Among four stops on a preliminary tour of Orange County, the Orange Preservation Trust (OPT) met with local residents in Winter Garden City Hall for a community preservation planning workshop Monday night, Oct. 27.
The meeting was a means of gauging public interest in historic preservation, which had been high, said OPT organizer Susan Omoto.
“We’re finding out there is a real need for this, and people are enthusiastic,” she said. “Once we get opinions, we’ll start putting together a true program. We’re not activists — we’re advocacy people. Preservation used to be antigrowth, but we’re not against growth. It is a vehicle for economic development. Our goal is not to take away from what people have, but to add to all of these preservation groups in Orange County. They may take the lead on a project, and we’ll provide resources from financial to political to you name it.”
OPT’s mission is to provide leadership for the preservation and revitalization of the diverse historic resources of Orange County, Florida and advocate for their appreciation, protection and use, according to the group website, OrangePreservationTrust.org.
The purpose is to serve as a resource for preservation-minded citizens to learn how they can preserve and revitalize historic properties in Orange County.
“The point is trying to get the word out to everybody what the importance of historic preservation is,” Omoto said. “We’re hoping it’s not just people wanting to save the house across the street but also people who want to market around preservation as a whole. And we think there are enough assets out there to draw on. We’ve got real estate agents who could be specifically trained how to sell and market an older home. We could place people and help them with upkeep.”
The organizers formed the group last February, not for a particular preservation issue but to ensure the group could be ready to handle future battles for preservation many steps in advance, Omoto said.
“When a group forms specifically for something, it’s always a day late and dollar short,” she said. “By the time you’ve organized, the building could be gone. We’re not for a specific project but organized so we can know when something comes up and be way ahead of the game.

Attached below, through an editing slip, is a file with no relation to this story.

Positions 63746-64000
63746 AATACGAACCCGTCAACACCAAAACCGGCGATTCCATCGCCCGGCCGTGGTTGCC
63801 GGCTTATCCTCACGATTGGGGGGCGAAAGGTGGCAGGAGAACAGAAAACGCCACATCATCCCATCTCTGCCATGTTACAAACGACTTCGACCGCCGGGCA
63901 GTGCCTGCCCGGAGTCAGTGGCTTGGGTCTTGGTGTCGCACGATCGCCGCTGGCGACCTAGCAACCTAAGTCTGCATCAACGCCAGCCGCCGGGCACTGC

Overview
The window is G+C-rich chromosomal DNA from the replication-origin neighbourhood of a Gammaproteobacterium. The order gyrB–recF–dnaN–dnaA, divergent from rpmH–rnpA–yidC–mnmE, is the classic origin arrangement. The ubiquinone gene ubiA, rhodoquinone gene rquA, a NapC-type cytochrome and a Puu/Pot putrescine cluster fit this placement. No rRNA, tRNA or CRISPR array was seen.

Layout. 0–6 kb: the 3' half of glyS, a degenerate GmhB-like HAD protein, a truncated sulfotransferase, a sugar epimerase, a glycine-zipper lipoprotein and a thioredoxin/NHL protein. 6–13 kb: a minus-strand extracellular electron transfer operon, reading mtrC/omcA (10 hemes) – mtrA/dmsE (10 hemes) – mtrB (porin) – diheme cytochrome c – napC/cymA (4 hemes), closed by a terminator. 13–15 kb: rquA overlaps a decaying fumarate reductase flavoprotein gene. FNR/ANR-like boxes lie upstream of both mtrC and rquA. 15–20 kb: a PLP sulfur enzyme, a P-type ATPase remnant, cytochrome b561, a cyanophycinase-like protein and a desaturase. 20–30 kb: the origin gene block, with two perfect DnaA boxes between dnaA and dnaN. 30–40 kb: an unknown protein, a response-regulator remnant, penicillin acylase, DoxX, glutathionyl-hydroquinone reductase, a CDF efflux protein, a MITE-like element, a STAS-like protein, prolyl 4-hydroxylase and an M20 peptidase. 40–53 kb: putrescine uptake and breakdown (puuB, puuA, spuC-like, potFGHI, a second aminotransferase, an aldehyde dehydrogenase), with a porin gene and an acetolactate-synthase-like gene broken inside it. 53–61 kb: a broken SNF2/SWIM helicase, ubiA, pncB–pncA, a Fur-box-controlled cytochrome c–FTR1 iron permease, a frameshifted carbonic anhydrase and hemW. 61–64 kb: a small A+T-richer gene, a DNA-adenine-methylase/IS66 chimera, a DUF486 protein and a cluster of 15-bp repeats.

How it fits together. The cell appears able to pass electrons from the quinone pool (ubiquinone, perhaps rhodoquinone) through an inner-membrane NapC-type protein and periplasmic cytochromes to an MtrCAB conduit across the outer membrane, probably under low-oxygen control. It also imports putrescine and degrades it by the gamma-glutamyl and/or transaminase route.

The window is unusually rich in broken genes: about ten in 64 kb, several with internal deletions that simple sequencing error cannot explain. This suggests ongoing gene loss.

“There hasn’t been a concerted effort for the entire county. We need a group to advocate on behalf of all the other societies in place. We feel we need a larger resource to teach people the value of historic preservation. We’re asking people how they see us fitting in. Chief among them, we desperately need someone who can take over education of historic preservation.”
In the West Orange area, the Henry Nehrling Estate in Gotha is an example of a potential OPT partner, said Jodi Rubin, a member of the board of the Florida Trust for Historic Preservation and another organizer of OPT.
“We’d like to partner with Winter Garden and historical societies around Winter Garden to raise awareness of the value of historic properties,” Rubin said. “There’s a lot of great historic buildings in Winter Garden. It’s done a great job of highlighting that with building in downtown.”
Rubin said protecting the grand, old historic houses in the area would be a primary objective, including an endangered or watch list.
“They really are threatened by subdivisions, or families don’t want them anymore, or they’re just too big to upkeep,” she said. “West Orange seems unique with many of those houses still intact. For the Luther Tilden House on Tildenville School Road, Crescent Communities developed a new Oakland Park subdivision and kept the old house. There’s a row of beautiful old houses. There’s another in Zellwood. People have really respected those big old houses in this county, which doesn’t happen much anymore.”
In saving these historic structures, OPT hopes to avoid drastic measures, Omoto said.
“When we were young, preservation had always been chaining ourselves to bulldozers,” she said. “But we’re being reasonable, researching how it can be saved, how it can be an economic asset. If it’s really worth saving, we’ll advocate that. We realize not everything is worth saving, but we think these decisions are worth talking about.”
Along with economic and research specialists, the board of OPT has a historical person, a fundraising person, a political specialist and others with knowledge in a variety of areas, Omoto said.
The group remains in its infancy, receiving tax-exempt status just two weeks ago, Omoto said.
“We’re not ready to take action now,” she said. “I’m anticipating we’ll put together a larger board of directors, put together a larger agenda and then see us doing things next year. We’re not a big enough group yet to make an impact.”
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